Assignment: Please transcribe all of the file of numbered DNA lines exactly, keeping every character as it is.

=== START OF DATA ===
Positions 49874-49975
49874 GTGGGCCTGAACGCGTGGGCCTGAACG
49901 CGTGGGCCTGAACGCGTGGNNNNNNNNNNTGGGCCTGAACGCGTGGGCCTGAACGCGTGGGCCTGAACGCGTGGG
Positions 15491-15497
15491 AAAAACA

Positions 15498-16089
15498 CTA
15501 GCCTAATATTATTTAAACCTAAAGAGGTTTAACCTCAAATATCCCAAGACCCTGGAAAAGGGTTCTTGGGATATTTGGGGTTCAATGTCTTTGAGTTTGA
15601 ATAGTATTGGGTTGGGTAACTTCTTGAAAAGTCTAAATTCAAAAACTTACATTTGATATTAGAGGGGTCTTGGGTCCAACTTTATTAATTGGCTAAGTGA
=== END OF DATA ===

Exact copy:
Positions 49874-49975
49874 GTGGGCCTGAACGCGTGGGCCTGAACG
49901 CGTGGGCCTGAACGCGTGGNNNNNNNNNNTGGGCCTGAACGCGTGGGCCTGAACGCGTGGGCCTGAACGCGTGGG
Positions 15491-15497
15491 AAAAACA

Positions 15498-16089
15498 CTA
15501 GCCTAATATTATTTAAACCTAAAGAGGTTTAACCTCAAATATCCCAAGACCCTGGAAAAGGGTTCTTGGGATATTTGGGGTTCAATGTCTTTGAGTTTGA
15601 ATAGTATTGGGTTGGGTAACTTCTTGAAAAGTCTAAATTCAAAAACTTACATTTGATATTAGAGGGGTCTTGGGTCCAACTTTATTAATTGGCTAAGTGA